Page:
How many different positions do you need to treat the prostate successfully? The answer is, that you need to shine enough x-rays on the cancer to destroy it, but not shine too much on the areas outside the prostate so as to destroy them too. IMRT and the other standard technologies do that. If you've achieved that, adding more radiation positions produces diminishing returns. It doesn't provide any more effective treatment and the side effects have already been minimized.

Proton beam radiation uses a totally different way to put high radiation on the prostate and low radiation elsewhere. It fires from just one or a few points, but the protons deposit almost all their energy in the prostate region (look up "Bragg Peak" for info on how that works), with very little in the tissue before it and even less after.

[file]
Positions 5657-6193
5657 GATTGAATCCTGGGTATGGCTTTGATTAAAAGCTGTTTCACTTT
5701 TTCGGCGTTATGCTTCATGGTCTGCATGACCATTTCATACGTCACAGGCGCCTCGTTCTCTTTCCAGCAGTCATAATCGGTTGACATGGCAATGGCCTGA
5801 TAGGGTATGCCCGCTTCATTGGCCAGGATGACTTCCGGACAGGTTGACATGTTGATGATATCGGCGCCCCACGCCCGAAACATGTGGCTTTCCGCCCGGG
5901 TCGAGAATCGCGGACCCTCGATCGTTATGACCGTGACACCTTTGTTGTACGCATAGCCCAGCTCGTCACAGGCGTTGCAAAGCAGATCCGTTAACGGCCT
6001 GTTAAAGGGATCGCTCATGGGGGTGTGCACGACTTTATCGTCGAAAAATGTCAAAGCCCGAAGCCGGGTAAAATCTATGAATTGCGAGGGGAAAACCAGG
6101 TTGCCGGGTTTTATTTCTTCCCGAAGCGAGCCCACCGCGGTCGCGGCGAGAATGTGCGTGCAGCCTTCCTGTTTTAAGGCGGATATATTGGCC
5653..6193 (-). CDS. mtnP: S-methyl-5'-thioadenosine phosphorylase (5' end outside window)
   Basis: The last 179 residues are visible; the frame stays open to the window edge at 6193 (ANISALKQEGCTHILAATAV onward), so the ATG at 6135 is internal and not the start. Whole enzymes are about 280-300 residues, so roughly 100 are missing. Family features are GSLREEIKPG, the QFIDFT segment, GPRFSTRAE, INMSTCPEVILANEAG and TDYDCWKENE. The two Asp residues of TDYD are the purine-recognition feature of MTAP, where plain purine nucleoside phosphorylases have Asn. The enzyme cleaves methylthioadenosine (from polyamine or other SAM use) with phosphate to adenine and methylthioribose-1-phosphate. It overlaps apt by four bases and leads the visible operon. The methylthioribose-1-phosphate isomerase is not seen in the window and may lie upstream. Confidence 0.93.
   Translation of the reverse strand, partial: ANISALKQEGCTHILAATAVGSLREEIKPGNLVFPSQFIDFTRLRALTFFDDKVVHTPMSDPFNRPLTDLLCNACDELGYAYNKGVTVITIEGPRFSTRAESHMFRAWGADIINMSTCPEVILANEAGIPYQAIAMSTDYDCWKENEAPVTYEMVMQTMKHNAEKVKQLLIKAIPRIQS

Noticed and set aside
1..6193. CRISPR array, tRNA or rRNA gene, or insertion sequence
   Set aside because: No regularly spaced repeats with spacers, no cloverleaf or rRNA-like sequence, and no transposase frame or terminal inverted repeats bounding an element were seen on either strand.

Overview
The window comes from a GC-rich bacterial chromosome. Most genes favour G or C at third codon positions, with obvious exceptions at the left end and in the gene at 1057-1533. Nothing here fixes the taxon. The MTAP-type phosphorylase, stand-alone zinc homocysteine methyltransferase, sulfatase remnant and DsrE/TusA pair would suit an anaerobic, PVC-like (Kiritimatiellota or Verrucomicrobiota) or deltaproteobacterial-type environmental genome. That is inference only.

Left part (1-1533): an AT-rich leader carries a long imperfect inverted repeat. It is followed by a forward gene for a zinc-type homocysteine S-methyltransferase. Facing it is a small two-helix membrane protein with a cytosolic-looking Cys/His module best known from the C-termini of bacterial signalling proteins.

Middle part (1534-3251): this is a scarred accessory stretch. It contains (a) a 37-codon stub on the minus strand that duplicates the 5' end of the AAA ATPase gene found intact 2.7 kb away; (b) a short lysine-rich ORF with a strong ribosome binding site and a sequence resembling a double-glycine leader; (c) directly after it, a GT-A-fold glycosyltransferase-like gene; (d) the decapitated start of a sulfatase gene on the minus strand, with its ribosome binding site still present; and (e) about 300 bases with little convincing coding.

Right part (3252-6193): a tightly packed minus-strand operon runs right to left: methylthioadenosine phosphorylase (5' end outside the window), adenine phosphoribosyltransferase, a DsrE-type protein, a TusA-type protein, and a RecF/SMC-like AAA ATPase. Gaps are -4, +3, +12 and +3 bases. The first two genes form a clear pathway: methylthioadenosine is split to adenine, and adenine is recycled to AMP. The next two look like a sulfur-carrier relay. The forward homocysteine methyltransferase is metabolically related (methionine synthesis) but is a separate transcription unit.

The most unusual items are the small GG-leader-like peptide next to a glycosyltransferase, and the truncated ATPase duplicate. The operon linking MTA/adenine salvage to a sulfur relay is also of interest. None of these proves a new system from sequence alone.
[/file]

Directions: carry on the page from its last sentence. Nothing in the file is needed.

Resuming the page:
Also, targeting the prostate is not about getting a tight point. The rad oncs generally try to saturate the entire prostate, which may be the size of a walnut or bigger.

I would say that all of the modern techniques - IMRT, proton beam, Cyberknife, brachytherapy, and a few others - are able to provide enough radiation to the prostate to cure the cancer, and are also able to minimize radiation to the area that should not be radiated so as to prevent serious side effects. I personally think that there are differences in cost and convenience between the different techniques, but all of them work well. The way to get a good outcome is not by trying to pick one technique over another but by picking the best radiation oncologist - someone who will put thought, effort, and commitment into the planning and execution of the radiation therapy.

Alan